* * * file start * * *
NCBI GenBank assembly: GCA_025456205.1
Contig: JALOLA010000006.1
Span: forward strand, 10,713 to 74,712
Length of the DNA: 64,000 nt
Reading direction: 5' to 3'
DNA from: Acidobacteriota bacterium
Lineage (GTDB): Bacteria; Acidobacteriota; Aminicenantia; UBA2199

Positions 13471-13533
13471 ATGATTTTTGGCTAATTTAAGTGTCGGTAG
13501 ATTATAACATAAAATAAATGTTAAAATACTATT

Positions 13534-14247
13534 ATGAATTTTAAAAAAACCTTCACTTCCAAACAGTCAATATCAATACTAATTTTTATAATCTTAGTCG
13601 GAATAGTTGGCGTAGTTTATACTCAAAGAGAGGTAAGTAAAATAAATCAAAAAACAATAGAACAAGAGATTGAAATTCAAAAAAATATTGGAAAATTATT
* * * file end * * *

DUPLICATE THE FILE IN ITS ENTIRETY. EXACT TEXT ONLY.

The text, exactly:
NCBI GenBank assembly: GCA_025456205.1
Contig: JALOLA010000006.1
Span: forward strand, 10,713 to 74,712
Length of the DNA: 64,000 nt
Reading direction: 5' to 3'
DNA from: Acidobacteriota bacterium
Lineage (GTDB): Bacteria; Acidobacteriota; Aminicenantia; UBA2199

Positions 13471-13533
13471 ATGATTTTTGGCTAATTTAAGTGTCGGTAG
13501 ATTATAACATAAAATAAATGTTAAAATACTATT

Positions 13534-14247
13534 ATGAATTTTAAAAAAACCTTCACTTCCAAACAGTCAATATCAATACTAATTTTTATAATCTTAGTCG
13601 GAATAGTTGGCGTAGTTTATACTCAAAGAGAGGTAAGTAAAATAAATCAAAAAACAATAGAACAAGAGATTGAAATTCAAAAAAATATTGGAAAATTATT